Bow tie recognizes transgender celebrities

Jack Jackson
Jack Jackson

Designer Jack Jackson has created a limited-edition transgender celebrity bow tie, featuring the names of actress Laverne Cox, adult film performer Buck Angel, musicians Rae Spoon and Lucas Silveira and model Andreja Pejic, among others.

Jackson is founder of alljackedup, a Toronto-based fashion house dedicated to what its website describes as the queer, androgynous and transmasculine fashion conscious.

The bow tie was designed in recognition of Transgender Awareness Week (Nov. 14-20) and to raise awareness to the “Ties of Love” campaign, developed in light of reports on the high rates of suicide attempts within the transgender community.

To learn more about “Ties of Love” or to order a bow tie, visit

— From ClutchPR and alljackedup

Dueling petitions debate the ’T’ in LGBT

A petition posted on is asking major LGBT organizations and media outlets — including Lambda Legal, GLAAD and Human Rights Campaign — to sever ties with trans people and issues, reading in part:

“We are a group of gay/bisexual men and women who have come to the conclusion that the transgender community needs to be disassociated from the larger LGB community; in essence, we ask that organizations…stop representing the transgender community as we feel their ideology is not only completely different from that promoted by the LGB community (LGB is about sexual orientation, trans is about gender identity), but is ultimately regressive and actually hostile to the goals of women and gay men.”

Several groups have responded to the petition, which as of this writing [Nov. 9] has 1,380 supporters.

“GLADD stands firmly with the transgender community and unequivocally rejects the outrageous and destructive idea that the ‘T’ be removed from LGBT,” said GLAAD president Sarah Kate Ellis in a statement. “For decades, transgender people have worked alongside lesbian, gay, and bisexual people to advance equality for everyone, often leading the way in the movement for full equality and acceptance. Many trans people are also lesbian, gay, and bisexual — they are an inextricable and invaluable part of the LGB community. At a time when anti-LGBT activists continue to attack the basic rights and protections essential to all of our lives, we must stand together, rather than succumb to the ruin of divisiveness.”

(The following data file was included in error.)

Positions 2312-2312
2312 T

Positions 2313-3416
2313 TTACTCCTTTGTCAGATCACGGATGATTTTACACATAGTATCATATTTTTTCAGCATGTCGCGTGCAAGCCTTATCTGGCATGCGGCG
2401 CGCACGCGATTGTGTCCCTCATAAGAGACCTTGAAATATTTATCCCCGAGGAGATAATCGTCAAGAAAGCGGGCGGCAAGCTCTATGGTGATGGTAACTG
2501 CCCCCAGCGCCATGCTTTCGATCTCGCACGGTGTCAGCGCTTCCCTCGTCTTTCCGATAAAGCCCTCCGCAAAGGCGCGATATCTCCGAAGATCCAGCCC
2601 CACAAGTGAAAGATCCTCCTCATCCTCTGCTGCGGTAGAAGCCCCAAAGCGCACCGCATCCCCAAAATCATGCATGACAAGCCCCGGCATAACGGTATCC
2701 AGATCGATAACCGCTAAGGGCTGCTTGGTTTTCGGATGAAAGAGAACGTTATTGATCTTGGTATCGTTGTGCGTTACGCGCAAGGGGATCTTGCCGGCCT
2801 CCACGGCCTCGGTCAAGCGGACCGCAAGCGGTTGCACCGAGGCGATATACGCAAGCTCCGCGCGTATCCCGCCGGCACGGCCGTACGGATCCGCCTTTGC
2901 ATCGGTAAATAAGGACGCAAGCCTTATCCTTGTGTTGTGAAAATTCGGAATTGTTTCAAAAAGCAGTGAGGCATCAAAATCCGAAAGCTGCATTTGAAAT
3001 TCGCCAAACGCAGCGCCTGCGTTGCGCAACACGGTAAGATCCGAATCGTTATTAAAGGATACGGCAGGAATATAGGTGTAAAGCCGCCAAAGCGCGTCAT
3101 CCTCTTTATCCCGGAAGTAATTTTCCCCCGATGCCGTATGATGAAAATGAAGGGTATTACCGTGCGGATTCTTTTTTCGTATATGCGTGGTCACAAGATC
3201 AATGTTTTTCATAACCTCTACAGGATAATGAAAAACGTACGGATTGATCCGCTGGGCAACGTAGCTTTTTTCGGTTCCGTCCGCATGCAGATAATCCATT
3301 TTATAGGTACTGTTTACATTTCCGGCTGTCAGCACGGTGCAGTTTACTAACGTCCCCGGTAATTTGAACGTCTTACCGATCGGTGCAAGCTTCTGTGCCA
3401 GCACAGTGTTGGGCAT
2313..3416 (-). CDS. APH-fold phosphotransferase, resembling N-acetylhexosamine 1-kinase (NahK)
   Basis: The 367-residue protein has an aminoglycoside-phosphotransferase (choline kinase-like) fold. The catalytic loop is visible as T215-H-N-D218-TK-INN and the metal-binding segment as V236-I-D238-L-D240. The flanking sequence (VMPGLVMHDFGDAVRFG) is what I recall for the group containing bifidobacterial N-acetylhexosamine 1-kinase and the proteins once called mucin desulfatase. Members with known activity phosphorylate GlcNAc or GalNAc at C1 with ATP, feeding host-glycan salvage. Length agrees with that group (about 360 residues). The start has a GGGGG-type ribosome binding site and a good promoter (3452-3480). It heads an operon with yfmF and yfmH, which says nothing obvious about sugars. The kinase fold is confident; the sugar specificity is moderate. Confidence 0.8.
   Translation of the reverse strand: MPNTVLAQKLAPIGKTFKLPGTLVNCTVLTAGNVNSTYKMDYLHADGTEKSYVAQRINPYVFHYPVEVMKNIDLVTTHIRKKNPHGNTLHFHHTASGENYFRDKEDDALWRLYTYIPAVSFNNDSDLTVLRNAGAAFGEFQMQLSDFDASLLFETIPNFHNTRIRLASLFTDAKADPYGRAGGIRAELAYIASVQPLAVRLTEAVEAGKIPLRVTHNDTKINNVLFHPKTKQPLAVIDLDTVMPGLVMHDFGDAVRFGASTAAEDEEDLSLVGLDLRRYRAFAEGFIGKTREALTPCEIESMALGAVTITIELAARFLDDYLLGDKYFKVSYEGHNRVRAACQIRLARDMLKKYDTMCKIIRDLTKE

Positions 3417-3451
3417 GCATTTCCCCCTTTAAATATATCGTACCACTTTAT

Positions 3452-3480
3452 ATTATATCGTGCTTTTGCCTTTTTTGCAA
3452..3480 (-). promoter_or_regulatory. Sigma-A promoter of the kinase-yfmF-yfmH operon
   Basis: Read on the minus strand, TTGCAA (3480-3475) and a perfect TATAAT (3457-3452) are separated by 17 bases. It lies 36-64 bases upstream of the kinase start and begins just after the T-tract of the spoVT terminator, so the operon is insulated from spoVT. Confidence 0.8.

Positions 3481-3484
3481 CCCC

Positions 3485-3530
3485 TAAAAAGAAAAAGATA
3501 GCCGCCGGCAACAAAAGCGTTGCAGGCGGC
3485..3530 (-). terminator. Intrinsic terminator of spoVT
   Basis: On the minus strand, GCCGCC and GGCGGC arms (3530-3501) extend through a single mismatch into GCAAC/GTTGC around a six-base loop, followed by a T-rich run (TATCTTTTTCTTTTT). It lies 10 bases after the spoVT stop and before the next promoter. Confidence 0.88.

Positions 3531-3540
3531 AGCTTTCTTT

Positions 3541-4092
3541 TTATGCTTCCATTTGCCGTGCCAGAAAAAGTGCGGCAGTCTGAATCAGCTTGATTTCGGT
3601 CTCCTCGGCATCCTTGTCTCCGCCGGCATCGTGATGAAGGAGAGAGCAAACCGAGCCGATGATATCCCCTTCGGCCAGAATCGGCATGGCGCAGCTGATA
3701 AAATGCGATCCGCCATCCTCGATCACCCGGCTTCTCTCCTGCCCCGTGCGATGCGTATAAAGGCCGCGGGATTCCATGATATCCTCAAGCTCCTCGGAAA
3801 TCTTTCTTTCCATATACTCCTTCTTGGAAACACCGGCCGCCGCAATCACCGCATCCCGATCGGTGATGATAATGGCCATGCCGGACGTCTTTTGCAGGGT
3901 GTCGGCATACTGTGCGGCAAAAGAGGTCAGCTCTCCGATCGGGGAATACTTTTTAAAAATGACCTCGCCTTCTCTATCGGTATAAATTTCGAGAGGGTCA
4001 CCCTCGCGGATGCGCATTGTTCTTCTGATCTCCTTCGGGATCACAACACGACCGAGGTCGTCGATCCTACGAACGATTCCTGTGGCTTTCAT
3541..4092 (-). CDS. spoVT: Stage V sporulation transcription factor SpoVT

“This is unequivocally wrong,” Human Rights Campaign president Chad Griffin said. “The hate that killed Matthew Shepard killed Zella Ziona. The bullies at school aren’t just harassing the gay kids, they’re harassing the transgender kids. The parents who could provide loving homes for the 400,000 children in foster care aren’t only lesbian parents, or gay parents, they’re bisexual parents and transgender parents. This idea that we are somehow separate and apart is patently untrue. We are one movement, stronger in our unity. We are one community, period. And the Human Rights Campaign will not be done working until equality reaches every single one of us.”

In response, a new petition titled “We stand with trans people — Reject ‘Drop the T’” has been posted online. The petition currently has 2,293 signatures.

LGBTQ Nation (, a qnotes media partner

Join campaign to make Stonewall national park site

On September 20, U.S. congresspersons, elected officials at the state and local levels and representatives of the National Parks Conservation Association and the Human Rights Campaign gathered in front of the iconic Stonewall Inn in New York City to launch a campaign to have the inn designated as the nation’s first national park site dedicated to LGBT history.

As part of the lead up to the launch, elected officials representing all levels of government in New York have sent the first letters to President Barack Obama requesting the designation of a Stonewall National Monument.

“We have a responsibility to preserve and respect the places important to our history, and the Stonewall Inn deserves our highest recognition,” said Sen. Kirsten Gillibrand. “Victories like the repeal of ‘Don’t Ask, Don’t Tell,’ the passage of marriage equality in New York State and the final, decisive Supreme Court ruling securing our freedom to marry, were borne from the modern equal rights movement launched at Stonewall. It’s time for a national monument honoring the legacy of people and events that took place here.”

“The legacy of the Stonewall Rebellion mirrors that of our nation: a group of individuals standing together against all odds to demand their freedom,” said Congressman Jerrold Nadler. “As the struggle to ensure equality for all continues, I am proud to stand with this coalition to remember the spark that launched the LGBT civil rights movement. We urge President Obama to designate the first ever National Park Service site dedicated to the history of the LGBT community, so that this story may be preserved and retold for future generations.”

Two-thirds of America’s more than 400 national park sites are dedicated to cultural and historic significance. Women’s Rights National Historical Park in Seneca Falls, N.Y., tells the story of the first Women’s Rights Convention held there in July 1848 and the struggle for equality and civil rights. Selma to Montgomery National Historic Trail in Alabama, a national park site, traces the march led by Dr. Martin Luther King Jr. in the struggle for equal voting rights for African-Americans.

Learn more about the push to create a national park for Stonewall and add your support by signing the petition at Join the conversation online with #NatlParkForStonewall.

— From the National Parks Conservation Association